In contrast to last week’s apparent worldwide calm, there’s an embarrassment of interesting earthquakes to choose from for this week’s digest. With the United States Geological Survey’s real time earthquake map (which records earthquakes of all magnitudes in the US and its territories and those of at least magnitude 4 elsewhere) showing one tremor ≥M7.0, five of ≥M6.0 and 36 ≥M5.0 – we can’t cover all those of interest.
In summary, the larger earthquakes were, as usual, mostly associated with the planet’s tectonic plate boundaries, though there were one or two eye-openers. By no means least among them were an M4.9 in Queensland, Australia, and a slightly smaller tremor (M4.6) on the northeast coast of Canada’s Baffin Island — both areas usually considered tectonically stable. And there were several along mid-ocean ridges, including the largest of the week — so more on mid-ocean ridge earthquakes later.
The Week’s Largest Earthquake: M7.1, Mid Atlantic Ridge
It’s rare for the largest earthquake of a given week to be at a constructive margin, and when that does happen it’s usually because of limited activity elsewhere. Not this week — the tremor which shook in the mid-Atlantic, over 1000km from anywhere (and by anywhere we mean Greenland) registered M7.1, which is unusually large for such a setting.
Most such earthquakes go largely unreported because of their remoteness and so we can only guess at the exact mechanisms involved, but the magnitude of this week’s means that there are some published data available.
Mid-ocean ridges (broadly) comprise spreading centres offset by lateral transform faults known as fracture zones and the USGS attributes this week’s tremor to strike slip faulting on just such a fracture zone, the Charlie Gibbs Fracture Zone. The lateral movement explains why, despite the magnitude, there was no resultant tsunami; tsunamigenesis requires vertical movement.
Although such tremors aren’t all that uncommon, the scale of the most recent is unusual. The USGS notes that: “Over the past century, five other earthquakes of M 6.3-7.0 have occurred within 250 km of the February 13, 2015 event, likely along the same fracture zone. The largest of these was a M 7.0 event on the same day in 1967, 48 years before M 7.1 earthquake”.
M6.7 Earthquake, Argentina
The Andean margin pops up regularly in the digest, a product of the collision between the Nazca plate and the South American continent.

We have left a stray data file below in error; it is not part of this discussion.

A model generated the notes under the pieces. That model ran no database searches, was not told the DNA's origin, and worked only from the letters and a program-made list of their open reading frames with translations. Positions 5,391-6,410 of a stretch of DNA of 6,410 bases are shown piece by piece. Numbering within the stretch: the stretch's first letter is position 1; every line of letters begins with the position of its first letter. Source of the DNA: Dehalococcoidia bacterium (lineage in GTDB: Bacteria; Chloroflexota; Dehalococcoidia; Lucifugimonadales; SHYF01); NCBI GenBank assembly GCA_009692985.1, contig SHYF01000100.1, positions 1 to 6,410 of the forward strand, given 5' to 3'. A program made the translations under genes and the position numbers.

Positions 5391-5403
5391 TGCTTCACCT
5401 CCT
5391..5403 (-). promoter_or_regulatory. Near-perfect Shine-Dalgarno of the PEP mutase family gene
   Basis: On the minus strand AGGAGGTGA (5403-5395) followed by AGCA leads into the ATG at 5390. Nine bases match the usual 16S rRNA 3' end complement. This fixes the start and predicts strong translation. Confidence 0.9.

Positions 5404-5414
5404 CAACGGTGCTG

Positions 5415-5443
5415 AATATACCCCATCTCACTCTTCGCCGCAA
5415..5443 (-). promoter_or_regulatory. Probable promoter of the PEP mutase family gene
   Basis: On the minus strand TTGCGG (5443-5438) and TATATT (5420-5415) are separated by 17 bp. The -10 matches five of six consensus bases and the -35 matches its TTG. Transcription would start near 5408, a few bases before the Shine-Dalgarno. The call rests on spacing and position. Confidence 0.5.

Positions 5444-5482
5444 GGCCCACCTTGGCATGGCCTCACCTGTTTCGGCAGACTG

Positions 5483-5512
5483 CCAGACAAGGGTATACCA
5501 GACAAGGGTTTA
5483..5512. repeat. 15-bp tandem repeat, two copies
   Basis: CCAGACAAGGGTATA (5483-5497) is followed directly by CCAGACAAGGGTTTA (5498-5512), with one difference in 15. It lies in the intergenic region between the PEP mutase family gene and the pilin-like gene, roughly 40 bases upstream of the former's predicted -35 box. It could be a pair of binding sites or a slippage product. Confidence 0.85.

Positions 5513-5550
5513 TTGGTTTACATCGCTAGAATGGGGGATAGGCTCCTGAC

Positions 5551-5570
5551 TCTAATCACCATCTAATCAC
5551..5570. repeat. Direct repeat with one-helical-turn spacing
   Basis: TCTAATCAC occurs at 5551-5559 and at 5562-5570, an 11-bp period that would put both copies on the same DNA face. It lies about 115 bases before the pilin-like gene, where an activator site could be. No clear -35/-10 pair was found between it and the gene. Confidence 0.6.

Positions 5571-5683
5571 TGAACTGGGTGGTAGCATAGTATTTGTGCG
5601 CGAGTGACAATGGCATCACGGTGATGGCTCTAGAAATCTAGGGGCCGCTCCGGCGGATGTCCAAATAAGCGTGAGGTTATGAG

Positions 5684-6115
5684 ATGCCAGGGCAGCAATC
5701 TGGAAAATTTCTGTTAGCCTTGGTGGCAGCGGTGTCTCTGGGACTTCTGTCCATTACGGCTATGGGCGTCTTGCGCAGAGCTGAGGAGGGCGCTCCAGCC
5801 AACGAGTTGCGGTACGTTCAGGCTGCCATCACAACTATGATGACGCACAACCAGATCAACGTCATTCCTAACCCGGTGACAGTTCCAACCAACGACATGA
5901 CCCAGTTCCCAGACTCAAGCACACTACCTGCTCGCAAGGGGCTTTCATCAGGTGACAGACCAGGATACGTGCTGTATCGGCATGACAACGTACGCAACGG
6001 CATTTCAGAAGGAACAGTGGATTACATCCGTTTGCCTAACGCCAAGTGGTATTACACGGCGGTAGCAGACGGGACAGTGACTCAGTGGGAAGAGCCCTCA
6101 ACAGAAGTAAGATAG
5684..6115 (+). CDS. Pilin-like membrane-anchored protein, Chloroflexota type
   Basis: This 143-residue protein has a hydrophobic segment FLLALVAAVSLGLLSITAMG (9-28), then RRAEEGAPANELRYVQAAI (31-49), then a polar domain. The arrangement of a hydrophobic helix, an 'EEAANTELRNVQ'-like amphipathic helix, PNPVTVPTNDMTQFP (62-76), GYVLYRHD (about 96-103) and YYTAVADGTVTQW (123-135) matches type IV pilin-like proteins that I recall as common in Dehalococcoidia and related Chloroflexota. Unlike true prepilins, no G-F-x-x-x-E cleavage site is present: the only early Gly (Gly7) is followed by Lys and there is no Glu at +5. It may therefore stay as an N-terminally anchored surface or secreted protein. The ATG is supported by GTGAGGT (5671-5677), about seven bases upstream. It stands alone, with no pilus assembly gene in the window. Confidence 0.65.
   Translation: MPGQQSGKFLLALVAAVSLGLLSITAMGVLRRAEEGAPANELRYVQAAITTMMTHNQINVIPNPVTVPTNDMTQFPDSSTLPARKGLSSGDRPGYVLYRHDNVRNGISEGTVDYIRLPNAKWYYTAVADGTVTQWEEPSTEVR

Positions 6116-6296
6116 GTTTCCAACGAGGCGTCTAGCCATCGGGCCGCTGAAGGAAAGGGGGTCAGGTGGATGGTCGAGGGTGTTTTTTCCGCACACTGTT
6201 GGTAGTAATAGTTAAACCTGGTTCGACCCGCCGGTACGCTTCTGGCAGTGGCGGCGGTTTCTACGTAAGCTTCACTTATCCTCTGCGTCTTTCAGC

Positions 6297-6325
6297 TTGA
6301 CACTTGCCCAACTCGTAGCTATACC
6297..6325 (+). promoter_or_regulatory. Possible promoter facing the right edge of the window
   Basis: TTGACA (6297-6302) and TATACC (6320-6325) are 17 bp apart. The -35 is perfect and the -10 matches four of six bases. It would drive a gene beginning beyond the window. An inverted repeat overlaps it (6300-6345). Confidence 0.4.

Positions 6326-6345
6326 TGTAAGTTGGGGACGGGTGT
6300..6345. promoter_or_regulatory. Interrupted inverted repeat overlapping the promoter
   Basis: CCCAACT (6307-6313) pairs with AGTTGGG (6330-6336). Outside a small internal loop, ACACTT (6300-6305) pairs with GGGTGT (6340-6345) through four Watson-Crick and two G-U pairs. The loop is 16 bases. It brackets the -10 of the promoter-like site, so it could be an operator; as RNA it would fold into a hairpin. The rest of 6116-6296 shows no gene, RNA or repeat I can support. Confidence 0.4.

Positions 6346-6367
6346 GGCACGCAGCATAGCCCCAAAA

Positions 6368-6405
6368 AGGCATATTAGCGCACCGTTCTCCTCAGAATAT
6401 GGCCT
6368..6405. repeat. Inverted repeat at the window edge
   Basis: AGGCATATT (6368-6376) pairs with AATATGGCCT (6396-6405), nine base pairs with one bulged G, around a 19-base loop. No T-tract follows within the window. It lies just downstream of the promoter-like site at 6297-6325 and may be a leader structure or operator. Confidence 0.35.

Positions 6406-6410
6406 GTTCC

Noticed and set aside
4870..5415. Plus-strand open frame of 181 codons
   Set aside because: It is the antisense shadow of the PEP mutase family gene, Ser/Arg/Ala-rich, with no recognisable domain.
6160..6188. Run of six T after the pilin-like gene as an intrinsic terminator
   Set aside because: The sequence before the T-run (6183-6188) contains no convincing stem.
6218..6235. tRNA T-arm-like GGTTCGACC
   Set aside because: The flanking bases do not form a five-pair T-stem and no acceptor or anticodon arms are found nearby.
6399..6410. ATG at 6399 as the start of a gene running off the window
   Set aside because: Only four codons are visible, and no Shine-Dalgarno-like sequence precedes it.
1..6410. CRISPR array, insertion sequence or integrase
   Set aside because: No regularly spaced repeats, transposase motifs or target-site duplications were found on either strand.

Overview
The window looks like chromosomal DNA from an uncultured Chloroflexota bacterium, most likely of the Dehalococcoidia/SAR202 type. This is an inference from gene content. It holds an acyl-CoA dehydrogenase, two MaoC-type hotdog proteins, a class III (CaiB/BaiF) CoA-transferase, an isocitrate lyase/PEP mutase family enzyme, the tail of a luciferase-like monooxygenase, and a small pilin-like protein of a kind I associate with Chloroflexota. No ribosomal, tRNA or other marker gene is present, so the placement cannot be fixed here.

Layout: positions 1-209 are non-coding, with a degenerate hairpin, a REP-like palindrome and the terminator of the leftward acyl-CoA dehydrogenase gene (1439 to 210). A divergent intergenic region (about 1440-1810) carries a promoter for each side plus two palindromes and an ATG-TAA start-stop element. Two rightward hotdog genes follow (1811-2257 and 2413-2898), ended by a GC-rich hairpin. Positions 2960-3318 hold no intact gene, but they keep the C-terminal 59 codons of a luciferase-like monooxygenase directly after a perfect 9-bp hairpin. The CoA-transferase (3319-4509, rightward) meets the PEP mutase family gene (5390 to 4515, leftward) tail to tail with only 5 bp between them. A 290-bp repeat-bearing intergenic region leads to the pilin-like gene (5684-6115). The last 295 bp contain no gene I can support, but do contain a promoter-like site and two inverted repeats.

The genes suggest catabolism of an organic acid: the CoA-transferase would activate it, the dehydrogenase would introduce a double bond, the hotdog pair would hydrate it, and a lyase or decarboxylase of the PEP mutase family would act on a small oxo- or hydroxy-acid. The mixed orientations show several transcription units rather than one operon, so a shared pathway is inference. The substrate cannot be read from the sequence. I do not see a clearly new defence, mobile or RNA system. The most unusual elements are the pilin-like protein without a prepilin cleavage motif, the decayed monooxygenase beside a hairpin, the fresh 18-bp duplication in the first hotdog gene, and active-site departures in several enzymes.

Subduction of cold, dense oceanic crust beneath warmer, more buoyant continental material has led to the uplift of the Andes and earthquakes in this region may be either subduction-related (at the interface between the two plates) or as a result of the uplift, when they are more likely to be the result of shallower, reverse faulting.
At a depth of 223km and approximately 400km from the Peru-Chile Trench itself, the earthquake of appears, at first sight, to be anomalous — too deep to be caused by mountain building and too shallow for a subduction zone earthquake.
In this area, however, the angle of subduction is unusually low, which implies that the likely cause is, after all, movement along the interface between the two plates and can therefore be considered a subduction earthquake — although in the circumstances it would be hardly accurate to call it ‘typical’.
US Earthquakes: Oklahoma (Yes, Again)
Although the rash of Oklahoma earthquakes this week didn’t include the largest in the lower 48 (we can look to Arizona for that one, an M4.8) it is increasingly difficult to ignore the trend. This week there were 31 tremors of M2-5-M3.9.
On the basis of USGS research these tremors can be attributed to human activity (specifically, wastewater disposal).
At Decoded we regularly end up attributing earthquakes to slippage along unmapped faults, and now new research seems to confirm that this is the case, and that the swarm of Oklahoma quakes are occurring along ancient, previously unmapped, and newly reactivated, faults.
Quakes and Continental Interiors
The Oklahoma earthquakes show that sleeping seismic giants can awake if you poke then with a stick, just like the ones in fairytales. Sometimes they wake without help. Although there’s no information on the quakes this week in Australia and Canada, it’s a reasonable assumption that they, too, are the result of movement on faults that are very, very old indeed.
Decoding Science. One article at a time.